A few weeks before Thanksgiving, I joined a small group from PCPC (Park Cities Presbyterian Church) and traveled to Indonesia to offer a pilot counselor-training program to local believers; and they received it with great appreciation. We taught various aspects of counseling theory, spiritual perspectives, and skill development. The need for counseling has opened the door for a cooperative co-existence with Muslims. Laurie and I held individual training sessions with the local Tengku (the Indonesian title for an “Imam”) who was the Muslim spiritual leader of twelve villages in the area. I also had the privilege of meeting with students at a small seminary there.
In 2004 the world’s attention shifted to this area when an underwater earthquake just off the coast of Indonesia triggered a wall of water six stories high that crashed upon the city. In addition to wiping out 44% of their population, these waters carried huge ships like corks and left them stranded three miles inland. Several excellent before-and-after photos have been presented in Boston.com.
Prior to the tsunami this Aceh (pronounced “Ah-chay”) region was one of the most dangerous places in the world for non-Muslims. Yet the tsunami’s flood waters opened the flood doors of aid and relief work to come in from the outside world. Not only were non-governmental organizations and expatriates welcomed for the first time, but also other Indonesians who were barred entrance before. Even more amazing was the tolerance of many of the Christians (both Indonesian and foreign). Nearly four years later, these open doors allowed our group to come and serve alongside our Christian brothers and sisters. Should we mourn these losses or delight in the opportunities? Our answer is “Yes, both.”
While God has moved to create a large network of seminaries and training sites across Indonesia, our Christian brothers and sisters there still lack proper training in either the Bible or in counseling. Nevertheless, I was very impressed and humbled by how they put into practice everything they know. If we proportionally used the resources we possess here in the U.S., we would turn our whole country on end for Jesus.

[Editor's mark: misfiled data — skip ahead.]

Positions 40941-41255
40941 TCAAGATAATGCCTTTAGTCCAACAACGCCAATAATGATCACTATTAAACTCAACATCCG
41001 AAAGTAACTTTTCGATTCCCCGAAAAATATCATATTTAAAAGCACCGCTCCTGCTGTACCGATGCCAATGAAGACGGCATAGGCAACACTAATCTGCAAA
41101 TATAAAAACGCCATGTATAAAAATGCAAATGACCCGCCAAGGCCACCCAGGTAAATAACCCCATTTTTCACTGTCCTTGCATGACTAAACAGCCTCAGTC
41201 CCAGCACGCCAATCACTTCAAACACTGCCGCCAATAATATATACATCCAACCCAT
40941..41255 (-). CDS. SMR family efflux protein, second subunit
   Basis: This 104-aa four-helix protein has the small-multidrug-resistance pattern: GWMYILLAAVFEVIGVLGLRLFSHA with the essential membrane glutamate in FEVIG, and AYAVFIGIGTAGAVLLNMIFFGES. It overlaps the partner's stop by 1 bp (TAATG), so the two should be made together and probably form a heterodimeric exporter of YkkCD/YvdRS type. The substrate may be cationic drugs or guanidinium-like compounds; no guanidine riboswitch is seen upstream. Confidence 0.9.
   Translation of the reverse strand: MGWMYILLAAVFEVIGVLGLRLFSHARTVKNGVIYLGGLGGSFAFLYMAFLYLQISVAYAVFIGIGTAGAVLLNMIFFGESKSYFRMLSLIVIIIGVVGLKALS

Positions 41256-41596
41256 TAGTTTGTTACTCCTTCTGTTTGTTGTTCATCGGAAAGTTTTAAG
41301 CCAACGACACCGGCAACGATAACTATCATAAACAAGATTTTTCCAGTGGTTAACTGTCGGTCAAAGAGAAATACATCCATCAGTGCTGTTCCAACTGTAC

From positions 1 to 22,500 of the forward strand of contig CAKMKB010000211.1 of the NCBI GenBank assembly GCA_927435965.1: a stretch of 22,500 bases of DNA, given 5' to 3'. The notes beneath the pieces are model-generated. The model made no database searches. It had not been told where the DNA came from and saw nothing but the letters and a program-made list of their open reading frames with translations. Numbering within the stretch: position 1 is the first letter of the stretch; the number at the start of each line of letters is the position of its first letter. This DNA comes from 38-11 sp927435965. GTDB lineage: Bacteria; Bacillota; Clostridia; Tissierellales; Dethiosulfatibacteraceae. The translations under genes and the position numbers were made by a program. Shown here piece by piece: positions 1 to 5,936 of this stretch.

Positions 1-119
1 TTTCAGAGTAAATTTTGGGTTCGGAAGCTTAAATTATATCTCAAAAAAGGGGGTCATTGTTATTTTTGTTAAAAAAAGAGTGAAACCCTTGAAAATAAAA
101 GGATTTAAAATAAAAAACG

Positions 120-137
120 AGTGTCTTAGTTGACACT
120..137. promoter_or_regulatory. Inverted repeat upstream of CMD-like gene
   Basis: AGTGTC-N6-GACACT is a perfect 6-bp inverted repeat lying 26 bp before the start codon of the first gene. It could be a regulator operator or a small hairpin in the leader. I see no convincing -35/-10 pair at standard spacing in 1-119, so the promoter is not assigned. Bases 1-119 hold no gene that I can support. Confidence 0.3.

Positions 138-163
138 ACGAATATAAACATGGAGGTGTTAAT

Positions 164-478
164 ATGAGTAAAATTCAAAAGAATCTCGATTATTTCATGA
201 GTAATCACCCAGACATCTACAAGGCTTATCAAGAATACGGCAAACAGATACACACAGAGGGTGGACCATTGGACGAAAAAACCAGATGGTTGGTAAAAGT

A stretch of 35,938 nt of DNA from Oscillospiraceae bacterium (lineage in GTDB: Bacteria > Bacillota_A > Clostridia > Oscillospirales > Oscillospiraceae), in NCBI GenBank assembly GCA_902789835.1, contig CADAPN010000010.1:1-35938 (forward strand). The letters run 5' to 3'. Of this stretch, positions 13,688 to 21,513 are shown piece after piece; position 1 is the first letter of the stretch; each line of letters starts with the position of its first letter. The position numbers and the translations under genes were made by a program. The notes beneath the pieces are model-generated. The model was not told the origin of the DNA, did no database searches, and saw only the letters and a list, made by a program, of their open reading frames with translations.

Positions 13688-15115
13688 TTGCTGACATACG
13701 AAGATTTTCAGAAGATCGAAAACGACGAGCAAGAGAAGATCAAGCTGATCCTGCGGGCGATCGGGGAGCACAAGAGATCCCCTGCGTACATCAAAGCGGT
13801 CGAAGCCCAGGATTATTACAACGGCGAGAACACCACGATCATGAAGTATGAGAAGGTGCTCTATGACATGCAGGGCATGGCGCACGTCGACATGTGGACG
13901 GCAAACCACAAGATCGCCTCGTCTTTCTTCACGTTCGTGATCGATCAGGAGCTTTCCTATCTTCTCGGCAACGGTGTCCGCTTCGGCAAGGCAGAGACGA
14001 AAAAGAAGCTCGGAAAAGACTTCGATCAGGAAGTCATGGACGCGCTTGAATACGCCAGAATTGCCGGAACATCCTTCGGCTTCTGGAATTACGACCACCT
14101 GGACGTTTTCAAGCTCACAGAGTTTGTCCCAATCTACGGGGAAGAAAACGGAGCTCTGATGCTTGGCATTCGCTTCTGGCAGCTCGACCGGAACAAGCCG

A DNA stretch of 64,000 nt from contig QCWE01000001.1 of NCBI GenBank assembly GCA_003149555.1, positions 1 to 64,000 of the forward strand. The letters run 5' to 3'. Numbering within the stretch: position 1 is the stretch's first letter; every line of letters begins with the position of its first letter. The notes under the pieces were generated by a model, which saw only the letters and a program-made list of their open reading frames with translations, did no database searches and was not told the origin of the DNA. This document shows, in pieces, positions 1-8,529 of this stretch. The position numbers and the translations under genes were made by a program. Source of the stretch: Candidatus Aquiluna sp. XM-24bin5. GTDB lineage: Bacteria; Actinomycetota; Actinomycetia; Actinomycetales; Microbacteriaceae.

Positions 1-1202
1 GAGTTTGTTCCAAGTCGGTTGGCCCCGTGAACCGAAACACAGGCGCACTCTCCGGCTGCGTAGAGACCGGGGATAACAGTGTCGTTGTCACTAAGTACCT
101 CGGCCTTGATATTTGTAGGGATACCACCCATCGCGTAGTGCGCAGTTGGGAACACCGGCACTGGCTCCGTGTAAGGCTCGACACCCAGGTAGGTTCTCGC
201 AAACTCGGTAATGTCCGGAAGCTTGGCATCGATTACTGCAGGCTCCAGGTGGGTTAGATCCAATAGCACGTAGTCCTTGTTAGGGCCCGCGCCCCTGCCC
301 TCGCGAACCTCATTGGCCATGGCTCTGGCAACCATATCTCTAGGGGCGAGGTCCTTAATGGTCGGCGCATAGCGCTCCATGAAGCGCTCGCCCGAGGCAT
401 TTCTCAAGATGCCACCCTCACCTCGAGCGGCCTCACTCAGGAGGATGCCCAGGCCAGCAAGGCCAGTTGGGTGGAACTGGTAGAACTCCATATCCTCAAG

I saw Indonesian Christians who are bold, but not reckless. They are active in setting forth the Gospel for others to consider, but they are careful to stay respectful. When I asked the seminary students if their plans to plant churches in this area were dangerous, they looked at me with puzzlement, as though saying, “Of course. Isn’t it dangerous to be a Christian?”
Yes, we mourn the tragic loss of so many lives and structures, but we rejoice in the opportunity to help rebuild the people and to train them beyond what they could have known before. The long plane rides and the mosquitoes spawned by the rice paddies are but a small taste of the discomfort our Lord encountered when he left the intimate presence of his Father to come offer us salvation. Our local church continues to scope out possible opportunities for counselor training, English as a foreign language training and medical missions.
By the way, this barge came to rest three miles inland! The picture of our group (above) was taken atop the deck.
[edited addition 1/4/2009: Time Magazine just honored the fifth anniversary of the tsunami with an article and many graphic and informative links. Click here]